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Integrated Health Partnerships improve the health of Medicaid enrollees and lower the cost of care

Participating health care providers work together across specialties and service settings to meet patient needs. These providers share in savings they help create and in losses when goals are not met. They look for innovations to improve the health of their communities. This work shows Minnesota’s commitment to pay for value and good health outcomes instead of the number of visits or procedures people receive.

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Cost savings
$277 million

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People served
460,000+

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Emergency room visits
Down 7%

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Hospital stays
Down 14%

Patient story

“I have become the person I always wanted to be and that is a person in charge of her health.”

Maria
Care coordination program enrollee
Fergus Falls

Stakeholder story

“The Integrated Health Partnership demonstration projects have a strong record of success and have been a great example of how the state and health care providers can collaborate to improve care.” 

Lawrence Massa
President and CEO
Minnesota Hospital Association

Why work on these innovations?

To improve health outcomes for enrollees and their families

To improve and standardize the enrollee experience

To increase savings by reducing overall costs

To reduce administrative costs and improve efficiency in the system

 

Currently too little of every dollar spent on health care is devoted to patient care.

This makes it burdensome for people to consistently get the care they need, understand their options and make informed decisions.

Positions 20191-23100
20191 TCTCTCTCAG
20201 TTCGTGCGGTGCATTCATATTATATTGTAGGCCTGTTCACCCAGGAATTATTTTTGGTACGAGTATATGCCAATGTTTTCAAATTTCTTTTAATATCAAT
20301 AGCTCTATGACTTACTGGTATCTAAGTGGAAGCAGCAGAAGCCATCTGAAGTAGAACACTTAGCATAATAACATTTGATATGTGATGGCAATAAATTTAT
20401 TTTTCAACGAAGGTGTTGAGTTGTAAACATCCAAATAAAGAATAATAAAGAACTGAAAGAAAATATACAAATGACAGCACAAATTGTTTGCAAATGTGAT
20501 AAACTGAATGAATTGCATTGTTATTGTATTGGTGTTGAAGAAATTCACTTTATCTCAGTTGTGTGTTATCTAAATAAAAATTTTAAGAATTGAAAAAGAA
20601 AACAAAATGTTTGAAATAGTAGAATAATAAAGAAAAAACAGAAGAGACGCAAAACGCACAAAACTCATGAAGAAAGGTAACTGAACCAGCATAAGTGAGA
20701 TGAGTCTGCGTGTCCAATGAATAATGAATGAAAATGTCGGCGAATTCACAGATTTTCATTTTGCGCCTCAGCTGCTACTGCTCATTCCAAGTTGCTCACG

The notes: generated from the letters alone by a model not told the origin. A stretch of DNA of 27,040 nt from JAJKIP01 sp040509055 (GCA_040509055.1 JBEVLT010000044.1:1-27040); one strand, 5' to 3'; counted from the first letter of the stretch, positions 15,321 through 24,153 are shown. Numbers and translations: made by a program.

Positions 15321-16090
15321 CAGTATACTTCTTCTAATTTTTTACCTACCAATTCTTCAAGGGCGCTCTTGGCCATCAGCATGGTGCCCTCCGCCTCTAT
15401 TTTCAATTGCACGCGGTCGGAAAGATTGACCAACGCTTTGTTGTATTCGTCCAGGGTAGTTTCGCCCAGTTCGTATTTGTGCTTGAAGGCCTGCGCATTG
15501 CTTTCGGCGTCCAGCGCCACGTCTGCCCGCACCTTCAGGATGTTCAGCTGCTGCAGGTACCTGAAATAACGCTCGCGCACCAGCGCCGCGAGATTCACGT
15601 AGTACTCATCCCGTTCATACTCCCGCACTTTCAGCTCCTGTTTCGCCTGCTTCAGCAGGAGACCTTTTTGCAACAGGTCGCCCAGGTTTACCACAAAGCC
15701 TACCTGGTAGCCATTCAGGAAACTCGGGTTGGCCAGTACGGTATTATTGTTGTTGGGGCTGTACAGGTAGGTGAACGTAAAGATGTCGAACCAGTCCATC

With Integrated Health Partnerships, Minnesota has taken the lead among a growing number of states in implementing an accountable care organization model in its Medicaid program to improve the health of the population and individual members. In the model, participating health care providers work together across specialties and service settings to deliver more efficient and effective health care. Care providers are encouraged to look for innovations that will improve the health of their unique communities, sharing in savings they help create and in losses when they fail to meet goals. In the end, the people treated are healthier overall, resulting in the need for less expensive care in the long run.

When health professionals and care providers across specialties and settings coordinate care with patients to deliver health — not just procedures — costs go down and quality goes up. Health care providers are experts in their own communities — North St. Paul faces different challenges and barriers to health than North Minneapolis or North Mankato. Allowing health care professionals the freedom to drive local innovation and change things for the better for their community makes sense.

 

Interest in Integrated Health Partnerships among providers remains strong

24 provider systems

500 provider locations

10,000 practitioners

Four brand new provider systems joined in 2018 for a total of 24 provider systems or collaborations with more than 500 different locations and 10,000 individual practitioners across the state.

Looking ahead: Next Generation Integrated Health Partnerships

The Department of Human Services proposes to build on the success of the Integrated Health Partnerships and has asked Minnesotans for feedback on this work. Health care providers and community stakeholders participated in a series of community meetings and submitted feedback through a request for comment (PDF). A total of 74 individuals or organizations submitted feedback (PDF). Read a summary of responses received and DHS’ updated timeline (PDF).

History of the program

DHS created the Integrated Health Partnerships program in keeping with the following laws: 

  • Minnesota passed legislation in 2008 to make health care more affordable, expand health care coverage and improve the overall health of Minnesotans. 
  • The Minnesota Legislature mandated in 2010 that DHS develop and implement a demonstration testing alternative health care delivery systems, including accountable care organizations. 

MORE INFORMATION

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